Predictors of retention in an online follow-up study of men who have sex with men
Background: In the past 10 years, the Internet has emerged as a venue for men who have sex with men (MSM) to meet sex partners. Because online sex seeking has increased among MSM, Internet-based human immunodeficiency virus (HIV) prevention interventions are of interest. However, few online studies to date have demonstrated an ability to retain study participants, specifically MSM of color, in longitudinal online studies.
Objective: The current analysis examines data from a 3-month online prospective study of MSM to determine the association of race and incentive level with two retention outcomes: (1) agreeing to participate in a follow-up survey and providing an email address and (2) linking into the follow-up survey at the follow-up time point.
Methods: Internet-using MSM were recruited through banner advertisements on MySpace.com. White, black, and Hispanic participants from 18 to 35 years of age were randomized to an offer of enrollment in an online follow-up survey at four levels of incentive (US $0, US $5, US $10, and US $20). Multivariable logistic regression models were used to estimate the odds of the two outcome measures of interest controlling for additional independent factors of interest.
Results: Of eligible participants, 92% (2405/2607) agreed to participate in the follow-up survey and provided an email address. Hispanic men had decreased odds (adjusted odds ratio [OR] = 0.66, 95% confidence interval [CI] 0.47-0.92) of agreeing to participate in the follow-up survey compared with white men. Men reporting unprotected anal intercourse with a male sex partner in the past 12 months had increased odds of agreeing to participate in the follow-up survey (adjusted OR = 1.42, 95% CI 1.05-1.93). Of the participants who provided an email address, 22% (539/2405) linked into the follow-up survey at the 3-month follow-up time point. The odds of linking into the follow-up survey for black men were approximately half the odds for white men (adjusted OR = 0.47, 95% CI 0.35-0.63). Participants who were offered an incentive had increased odds of linking into the follow-up survey (adjusted OR = 1.29, 95% CI 1.02-1.62). Email addresses provided by participants that were used for online financial management and email accounts that were checked daily were associated with increased odds of linking into the follow-up survey (adjusted OR = 1.97, 95% CI 1.54-2.52; adjusted OR = 1.51, 95% CI 1.22-1.87, respectively).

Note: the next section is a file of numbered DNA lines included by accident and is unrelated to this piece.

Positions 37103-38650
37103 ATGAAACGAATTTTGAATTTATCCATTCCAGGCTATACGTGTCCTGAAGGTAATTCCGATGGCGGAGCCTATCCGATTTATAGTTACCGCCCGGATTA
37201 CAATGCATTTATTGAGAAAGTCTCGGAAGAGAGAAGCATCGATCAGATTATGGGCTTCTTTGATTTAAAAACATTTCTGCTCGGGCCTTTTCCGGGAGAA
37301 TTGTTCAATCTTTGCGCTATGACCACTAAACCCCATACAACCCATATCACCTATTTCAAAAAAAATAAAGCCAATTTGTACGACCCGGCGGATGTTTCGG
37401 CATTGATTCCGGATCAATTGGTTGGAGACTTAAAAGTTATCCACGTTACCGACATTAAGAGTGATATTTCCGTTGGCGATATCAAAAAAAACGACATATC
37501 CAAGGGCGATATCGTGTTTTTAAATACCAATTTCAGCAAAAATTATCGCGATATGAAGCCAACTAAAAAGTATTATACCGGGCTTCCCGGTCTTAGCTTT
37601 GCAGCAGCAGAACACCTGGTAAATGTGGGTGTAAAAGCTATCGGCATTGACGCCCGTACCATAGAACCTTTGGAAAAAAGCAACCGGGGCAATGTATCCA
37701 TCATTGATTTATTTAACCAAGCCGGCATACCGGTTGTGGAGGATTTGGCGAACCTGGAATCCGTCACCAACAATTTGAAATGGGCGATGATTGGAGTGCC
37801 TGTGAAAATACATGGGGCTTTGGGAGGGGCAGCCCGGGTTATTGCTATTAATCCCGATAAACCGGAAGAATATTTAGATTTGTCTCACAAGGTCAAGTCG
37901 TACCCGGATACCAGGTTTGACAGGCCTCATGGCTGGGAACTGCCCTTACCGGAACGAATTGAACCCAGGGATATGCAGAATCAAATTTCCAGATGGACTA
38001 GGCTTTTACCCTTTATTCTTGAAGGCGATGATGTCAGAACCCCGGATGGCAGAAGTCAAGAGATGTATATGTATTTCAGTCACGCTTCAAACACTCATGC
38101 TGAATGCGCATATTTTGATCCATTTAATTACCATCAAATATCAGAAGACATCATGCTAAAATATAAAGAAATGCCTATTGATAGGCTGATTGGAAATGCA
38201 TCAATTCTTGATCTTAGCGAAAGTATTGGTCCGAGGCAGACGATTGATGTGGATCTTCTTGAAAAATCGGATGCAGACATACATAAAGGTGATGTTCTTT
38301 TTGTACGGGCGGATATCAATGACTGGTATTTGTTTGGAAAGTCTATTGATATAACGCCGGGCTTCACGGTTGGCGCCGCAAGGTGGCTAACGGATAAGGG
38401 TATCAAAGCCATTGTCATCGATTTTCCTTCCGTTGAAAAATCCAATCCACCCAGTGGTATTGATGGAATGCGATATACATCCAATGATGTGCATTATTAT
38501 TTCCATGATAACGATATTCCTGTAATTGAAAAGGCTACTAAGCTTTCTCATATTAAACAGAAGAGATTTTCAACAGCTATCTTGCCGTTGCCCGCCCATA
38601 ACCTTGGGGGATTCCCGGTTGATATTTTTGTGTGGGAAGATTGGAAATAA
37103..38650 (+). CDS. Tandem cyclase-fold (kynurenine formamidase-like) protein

Conclusions: This analysis identified factors that predicted retention in an online, prospective study of MSM. Hispanic and black study participants were less likely to be retained in the study compared with white study participants. Because these men bear the greatest burden of HIV incidence among MSM in the United States, it is critical that new research methods be developed to increase retention of these groups in online research studies.